That is a monstrous rock hanging between the walls. This photo almost looks like it could be upside down, but it is not.
There is a way to get from inside the Devil's Den to outside. This old, wax boat anchor rope tied to a dead, wiggly root is not the way I'm going to be going. Not to mention it's not hard at all to get to that spot by going around the outside (coming on the next post...). This is about a 10' drop.
This one is particularly daunting. I've lived in houses smaller than the rock hanging in the center, and it's being wedged up by rocks the size of a pillow.
Looking straight up at the same rocks but with the wall in view. The crack puts things into perspective. I've done a lot of stupid, dangerous stuff over the years. In noticeable, tangible threats, standing in this spot is probably way up on that list. Yes, that house-sized rock could hang for another 1,000 years. It could also hang for another 1,000 seconds. Neither would be a surprise.
And yes, on one of the trips, we got hit by a gravel-sized rock through here 10 seconds after joking that these rocks would be here for a long time.
Opposite wall, another huge vertical crack running down.
Inside here, there is a wide gap with what looks like a path on the other side.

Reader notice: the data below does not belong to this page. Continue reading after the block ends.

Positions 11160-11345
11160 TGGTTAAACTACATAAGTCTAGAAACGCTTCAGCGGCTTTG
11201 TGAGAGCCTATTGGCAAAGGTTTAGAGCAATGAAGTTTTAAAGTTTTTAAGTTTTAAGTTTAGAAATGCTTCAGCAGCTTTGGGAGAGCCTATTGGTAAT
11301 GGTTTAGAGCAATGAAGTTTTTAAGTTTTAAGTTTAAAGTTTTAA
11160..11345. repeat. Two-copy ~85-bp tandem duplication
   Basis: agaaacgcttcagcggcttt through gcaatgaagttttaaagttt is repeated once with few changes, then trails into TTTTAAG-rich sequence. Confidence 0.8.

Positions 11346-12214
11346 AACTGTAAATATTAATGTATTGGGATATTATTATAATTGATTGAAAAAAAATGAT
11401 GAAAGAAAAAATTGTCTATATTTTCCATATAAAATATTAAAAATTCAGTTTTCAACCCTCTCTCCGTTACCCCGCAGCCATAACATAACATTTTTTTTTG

That gap at the bottom is ~40' deep. It is almost jumpable but that would be pretty risky. That path sure looks like it leads somewhere.
It doesn't. This is from the other side and that small flat spot about halfway in the photo is where that path comes out at. Directly over a huge crack and another 50' drop down into a hole (below what's in the photo).
Unfortunately, in the Oregon Coast Range, there is always garbage and graffiti. Here we see a couple elk carcasses, some beer cans/bottles, an old rusty freezer, and a plastic Safeway shopping cart. Directly above this is easy access from a road. The guess is that this stuff was dumped over the side and someone chucked all of it into this hole because that was easier than dragging it out. This is why we can't have nice things. This type of dirtbaggery is why timber lands are usually closed to people like me, even though I only take photographs and barely leave footprints.
The towering walls through the halfway area provide a sense of awe and power. The rest of this is approximately the northern half of the crevice.
The northern half is arguably the more attractive portion. It's greener and more lush, while the sandstone provides some points that take you back in time.
At many points throughout the Devil's Den, it is unclear which way is the right way. Some of the potential routes are hidden, some that are obvious are dangerous. It was around this point that I found myself in a big box of rock with an obvious-looking route to the next section. I did a quick check of the lidar images and realized it was not the way to go. Instead, I pushed into the wall and found the way. I find myself using lidar images as much as topographic maps for navigation. I can see me using it more than topos in the future.